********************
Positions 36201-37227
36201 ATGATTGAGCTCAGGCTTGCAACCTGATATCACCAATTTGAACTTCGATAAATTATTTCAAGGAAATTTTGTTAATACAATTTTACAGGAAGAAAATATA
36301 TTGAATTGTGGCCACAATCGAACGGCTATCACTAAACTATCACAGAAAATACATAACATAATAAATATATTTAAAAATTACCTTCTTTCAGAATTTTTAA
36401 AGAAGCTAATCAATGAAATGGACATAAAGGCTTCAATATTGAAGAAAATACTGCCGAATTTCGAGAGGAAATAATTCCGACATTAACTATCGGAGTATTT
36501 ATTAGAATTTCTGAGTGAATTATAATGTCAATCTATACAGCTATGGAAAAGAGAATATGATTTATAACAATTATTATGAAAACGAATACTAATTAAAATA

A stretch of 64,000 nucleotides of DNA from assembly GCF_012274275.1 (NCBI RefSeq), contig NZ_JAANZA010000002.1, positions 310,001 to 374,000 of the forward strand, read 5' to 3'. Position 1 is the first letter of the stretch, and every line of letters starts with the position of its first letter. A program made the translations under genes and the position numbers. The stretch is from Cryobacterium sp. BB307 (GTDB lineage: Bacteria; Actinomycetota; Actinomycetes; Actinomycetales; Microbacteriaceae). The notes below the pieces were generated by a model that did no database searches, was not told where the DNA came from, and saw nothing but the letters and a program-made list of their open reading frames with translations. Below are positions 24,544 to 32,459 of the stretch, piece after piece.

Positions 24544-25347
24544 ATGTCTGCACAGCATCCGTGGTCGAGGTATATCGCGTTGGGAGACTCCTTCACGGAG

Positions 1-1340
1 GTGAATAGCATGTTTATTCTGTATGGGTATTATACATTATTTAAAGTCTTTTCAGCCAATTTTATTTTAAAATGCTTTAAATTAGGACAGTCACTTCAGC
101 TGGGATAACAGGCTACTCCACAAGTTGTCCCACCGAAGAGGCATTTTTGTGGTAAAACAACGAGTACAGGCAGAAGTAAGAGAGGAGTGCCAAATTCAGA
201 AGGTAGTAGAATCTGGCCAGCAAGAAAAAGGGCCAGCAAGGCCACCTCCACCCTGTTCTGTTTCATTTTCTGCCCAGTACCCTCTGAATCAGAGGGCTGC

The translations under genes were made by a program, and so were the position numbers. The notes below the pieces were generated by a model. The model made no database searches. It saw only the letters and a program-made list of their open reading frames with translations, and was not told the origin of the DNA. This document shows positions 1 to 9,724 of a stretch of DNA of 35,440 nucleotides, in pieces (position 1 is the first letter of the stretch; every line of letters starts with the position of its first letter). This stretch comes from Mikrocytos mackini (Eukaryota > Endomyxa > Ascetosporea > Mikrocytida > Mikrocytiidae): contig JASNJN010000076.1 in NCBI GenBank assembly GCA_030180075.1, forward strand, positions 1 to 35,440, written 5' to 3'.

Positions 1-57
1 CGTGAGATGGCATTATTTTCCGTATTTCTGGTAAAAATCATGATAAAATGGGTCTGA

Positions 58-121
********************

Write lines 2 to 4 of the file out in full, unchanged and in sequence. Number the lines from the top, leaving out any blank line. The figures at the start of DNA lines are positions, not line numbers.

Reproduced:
36201 ATGATTGAGCTCAGGCTTGCAACCTGATATCACCAATTTGAACTTCGATAAATTATTTCAAGGAAATTTTGTTAATACAATTTTACAGGAAGAAAATATA
36301 TTGAATTGTGGCCACAATCGAACGGCTATCACTAAACTATCACAGAAAATACATAACATAATAAATATATTTAAAAATTACCTTCTTTCAGAATTTTTAA
36401 AGAAGCTAATCAATGAAATGGACATAAAGGCTTCAATATTGAAGAAAATACTGCCGAATTTCGAGAGGAAATAATTCCGACATTAACTATCGGAGTATTT